An expected shortcoming of a system of this size, installation of the hardware proved to be more difficult than roomier full-sized cases. Thin-fingered individuals hold an advantage here. Our best advice is to follow the installation instructions given carefully, and be sure to install components in the order listed in the Guide. Iwill has devised a strategy for routing the cables inside the case to reduce clutter and promote air flow as much as possible, and we recommend sticking to their plan.
Iwill has actually done an excellent job, following the PCI specification to the letter in insuring that there is adequate clearance on all sides of the PCI slot. We don’t foresee any issues installing PCI cars, save that full-length cards can obviously not be accommodated in a case of this size.
While we did not have access to an XP4-G unit with the AGP slot, we do have some small concerns with respect to that unit. Firstly, as the AGP slot is directly against the edge of the case, air flow will be greatly impeded. There is sufficient clearance for most video card fans (any fan conforming to the AGP specification will fit), however its surface will be directly against the side of the case, so air flow will be reduced at best. In addition, any video card requiring an overly large fan also requires increased amounts of current – current the XP4’s 150W power supply may be stressed to provide. Note also that the power supply offers only two 4-pin Molex connectors (which would both be used by a hard disk and CDROM), and a single floppy drive power connector.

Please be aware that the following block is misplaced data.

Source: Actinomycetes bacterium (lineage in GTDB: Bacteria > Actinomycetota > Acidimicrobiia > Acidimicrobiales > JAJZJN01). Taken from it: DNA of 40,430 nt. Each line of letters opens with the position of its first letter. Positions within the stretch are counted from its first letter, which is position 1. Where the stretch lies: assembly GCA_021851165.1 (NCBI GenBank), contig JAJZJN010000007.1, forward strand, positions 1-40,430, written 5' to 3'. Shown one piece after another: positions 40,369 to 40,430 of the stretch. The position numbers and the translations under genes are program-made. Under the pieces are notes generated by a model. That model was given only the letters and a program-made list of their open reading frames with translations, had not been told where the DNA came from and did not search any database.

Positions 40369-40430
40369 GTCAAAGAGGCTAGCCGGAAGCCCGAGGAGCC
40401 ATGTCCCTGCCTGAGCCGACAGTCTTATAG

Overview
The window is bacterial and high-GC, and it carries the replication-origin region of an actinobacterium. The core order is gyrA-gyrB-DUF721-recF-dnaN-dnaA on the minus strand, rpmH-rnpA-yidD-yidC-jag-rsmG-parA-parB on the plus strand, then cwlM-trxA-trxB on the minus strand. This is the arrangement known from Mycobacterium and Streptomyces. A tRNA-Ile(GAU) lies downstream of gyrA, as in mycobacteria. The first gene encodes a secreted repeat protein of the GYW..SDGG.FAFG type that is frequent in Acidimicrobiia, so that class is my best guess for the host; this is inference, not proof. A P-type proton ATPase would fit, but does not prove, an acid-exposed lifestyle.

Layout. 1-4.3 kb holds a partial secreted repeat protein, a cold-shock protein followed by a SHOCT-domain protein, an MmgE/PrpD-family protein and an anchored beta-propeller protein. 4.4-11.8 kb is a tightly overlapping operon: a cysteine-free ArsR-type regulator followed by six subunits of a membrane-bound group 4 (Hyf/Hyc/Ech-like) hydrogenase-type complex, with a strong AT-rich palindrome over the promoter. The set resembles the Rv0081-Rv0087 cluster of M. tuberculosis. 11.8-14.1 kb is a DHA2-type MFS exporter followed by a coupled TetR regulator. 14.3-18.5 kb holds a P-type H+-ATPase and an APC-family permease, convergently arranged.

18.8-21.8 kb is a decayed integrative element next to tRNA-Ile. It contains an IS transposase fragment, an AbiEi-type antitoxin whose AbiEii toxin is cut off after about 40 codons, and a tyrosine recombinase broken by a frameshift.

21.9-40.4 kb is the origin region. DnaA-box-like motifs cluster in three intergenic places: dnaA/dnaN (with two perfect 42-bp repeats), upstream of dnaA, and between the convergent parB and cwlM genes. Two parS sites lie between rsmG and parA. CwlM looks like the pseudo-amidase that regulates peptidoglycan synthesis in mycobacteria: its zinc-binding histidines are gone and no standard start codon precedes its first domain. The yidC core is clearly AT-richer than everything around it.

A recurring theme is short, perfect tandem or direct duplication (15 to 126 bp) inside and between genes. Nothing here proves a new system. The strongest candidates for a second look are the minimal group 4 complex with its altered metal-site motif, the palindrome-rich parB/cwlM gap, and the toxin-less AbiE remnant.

What we’re driving at here is that pairing a high-end processor with a demanding video card may be more than the system can tolerate in terms of power delivery and cooling. Physically, the XP4-G can accommodate a 3.06 GHz Pentium 4 and a Radeon 9700 Pro, but practically, the power and cooling limitations may make it impractical. With respect to the XP4, however, we doubt there are many PCI cars that would push the power and cooling limits.